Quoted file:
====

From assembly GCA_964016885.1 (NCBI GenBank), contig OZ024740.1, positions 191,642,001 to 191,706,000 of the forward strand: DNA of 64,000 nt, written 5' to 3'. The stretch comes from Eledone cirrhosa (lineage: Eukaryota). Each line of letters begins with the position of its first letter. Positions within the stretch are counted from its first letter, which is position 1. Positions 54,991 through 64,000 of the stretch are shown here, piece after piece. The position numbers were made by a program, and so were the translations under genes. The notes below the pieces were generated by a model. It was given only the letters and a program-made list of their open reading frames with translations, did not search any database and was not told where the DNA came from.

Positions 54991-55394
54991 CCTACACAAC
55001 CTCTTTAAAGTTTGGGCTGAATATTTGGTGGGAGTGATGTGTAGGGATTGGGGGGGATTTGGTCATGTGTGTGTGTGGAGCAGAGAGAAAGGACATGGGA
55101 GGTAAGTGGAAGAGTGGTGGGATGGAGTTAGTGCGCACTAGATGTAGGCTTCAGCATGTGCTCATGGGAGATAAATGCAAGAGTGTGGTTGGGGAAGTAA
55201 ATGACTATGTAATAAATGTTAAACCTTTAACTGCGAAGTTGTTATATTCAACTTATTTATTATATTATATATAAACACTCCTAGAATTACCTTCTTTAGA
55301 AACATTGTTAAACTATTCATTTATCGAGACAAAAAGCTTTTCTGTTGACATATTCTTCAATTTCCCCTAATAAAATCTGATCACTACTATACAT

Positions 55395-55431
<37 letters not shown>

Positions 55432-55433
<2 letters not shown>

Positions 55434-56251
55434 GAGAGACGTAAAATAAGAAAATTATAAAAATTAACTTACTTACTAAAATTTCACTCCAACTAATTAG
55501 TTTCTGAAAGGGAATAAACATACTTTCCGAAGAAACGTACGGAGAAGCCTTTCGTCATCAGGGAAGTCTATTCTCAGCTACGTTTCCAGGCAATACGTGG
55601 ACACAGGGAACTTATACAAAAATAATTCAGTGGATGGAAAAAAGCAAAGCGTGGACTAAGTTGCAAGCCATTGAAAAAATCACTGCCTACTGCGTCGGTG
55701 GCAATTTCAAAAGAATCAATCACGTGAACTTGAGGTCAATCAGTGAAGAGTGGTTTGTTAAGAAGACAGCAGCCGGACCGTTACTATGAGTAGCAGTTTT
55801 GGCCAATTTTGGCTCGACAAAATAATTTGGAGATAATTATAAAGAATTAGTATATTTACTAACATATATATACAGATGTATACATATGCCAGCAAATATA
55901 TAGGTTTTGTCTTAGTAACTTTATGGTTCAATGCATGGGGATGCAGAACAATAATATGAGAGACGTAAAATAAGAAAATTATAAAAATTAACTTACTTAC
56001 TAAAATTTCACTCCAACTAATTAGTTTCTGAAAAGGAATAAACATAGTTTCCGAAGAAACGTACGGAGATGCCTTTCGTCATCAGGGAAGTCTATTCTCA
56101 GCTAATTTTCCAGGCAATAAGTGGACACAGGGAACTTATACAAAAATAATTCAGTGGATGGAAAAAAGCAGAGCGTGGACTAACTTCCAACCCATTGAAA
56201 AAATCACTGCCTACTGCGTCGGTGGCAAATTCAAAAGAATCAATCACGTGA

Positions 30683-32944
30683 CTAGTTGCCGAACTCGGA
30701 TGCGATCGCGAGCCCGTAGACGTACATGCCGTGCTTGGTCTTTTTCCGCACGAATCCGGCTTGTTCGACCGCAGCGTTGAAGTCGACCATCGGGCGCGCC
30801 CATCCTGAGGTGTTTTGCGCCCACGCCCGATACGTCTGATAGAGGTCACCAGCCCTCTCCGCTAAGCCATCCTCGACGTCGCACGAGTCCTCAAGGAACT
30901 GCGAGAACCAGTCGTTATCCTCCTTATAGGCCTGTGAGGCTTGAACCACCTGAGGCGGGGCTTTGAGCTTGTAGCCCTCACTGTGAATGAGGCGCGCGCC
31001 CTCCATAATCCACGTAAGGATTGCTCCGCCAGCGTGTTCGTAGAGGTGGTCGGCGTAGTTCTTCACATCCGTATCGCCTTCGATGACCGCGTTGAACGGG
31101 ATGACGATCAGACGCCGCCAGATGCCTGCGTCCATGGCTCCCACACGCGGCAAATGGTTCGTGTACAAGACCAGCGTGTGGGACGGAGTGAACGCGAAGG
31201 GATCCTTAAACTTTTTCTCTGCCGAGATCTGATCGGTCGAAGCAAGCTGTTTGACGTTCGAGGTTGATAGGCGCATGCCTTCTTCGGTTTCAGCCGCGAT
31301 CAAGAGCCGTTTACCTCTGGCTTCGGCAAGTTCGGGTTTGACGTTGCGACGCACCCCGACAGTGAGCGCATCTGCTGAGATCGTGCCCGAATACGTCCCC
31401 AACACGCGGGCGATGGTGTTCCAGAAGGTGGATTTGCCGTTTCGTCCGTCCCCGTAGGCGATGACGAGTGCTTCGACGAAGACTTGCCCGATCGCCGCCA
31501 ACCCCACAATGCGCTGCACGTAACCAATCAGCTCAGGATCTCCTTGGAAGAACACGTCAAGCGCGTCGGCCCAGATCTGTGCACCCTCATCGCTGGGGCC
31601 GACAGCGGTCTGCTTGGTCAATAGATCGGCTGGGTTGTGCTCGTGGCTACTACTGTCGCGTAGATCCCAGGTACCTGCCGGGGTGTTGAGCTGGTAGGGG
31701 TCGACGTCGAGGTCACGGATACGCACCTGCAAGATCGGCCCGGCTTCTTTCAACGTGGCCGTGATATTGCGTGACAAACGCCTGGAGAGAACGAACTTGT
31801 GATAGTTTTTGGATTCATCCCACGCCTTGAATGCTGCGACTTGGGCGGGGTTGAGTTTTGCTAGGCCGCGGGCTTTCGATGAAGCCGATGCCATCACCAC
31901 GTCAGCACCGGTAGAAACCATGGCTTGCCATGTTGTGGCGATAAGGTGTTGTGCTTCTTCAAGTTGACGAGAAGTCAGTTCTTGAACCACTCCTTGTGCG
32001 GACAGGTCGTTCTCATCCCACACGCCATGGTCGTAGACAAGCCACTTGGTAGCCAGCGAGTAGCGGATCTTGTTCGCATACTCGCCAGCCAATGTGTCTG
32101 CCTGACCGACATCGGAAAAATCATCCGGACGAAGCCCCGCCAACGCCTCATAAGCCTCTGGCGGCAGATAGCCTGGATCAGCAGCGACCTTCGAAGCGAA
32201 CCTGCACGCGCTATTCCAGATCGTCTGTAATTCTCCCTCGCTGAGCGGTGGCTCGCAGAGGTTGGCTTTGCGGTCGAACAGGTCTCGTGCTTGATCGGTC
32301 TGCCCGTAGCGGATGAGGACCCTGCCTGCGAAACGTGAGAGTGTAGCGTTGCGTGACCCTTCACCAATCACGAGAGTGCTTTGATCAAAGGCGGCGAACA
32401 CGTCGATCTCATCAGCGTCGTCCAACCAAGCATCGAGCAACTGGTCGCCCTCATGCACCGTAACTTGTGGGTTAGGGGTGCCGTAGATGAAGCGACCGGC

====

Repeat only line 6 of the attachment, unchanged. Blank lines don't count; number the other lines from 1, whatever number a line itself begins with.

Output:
55201 ATGACTATGTAATAAATGTTAAACCTTTAACTGCGAAGTTGTTATATTCAACTTATTTATTATATTATATATAAACACTCCTAGAATTACCTTCTTTAGA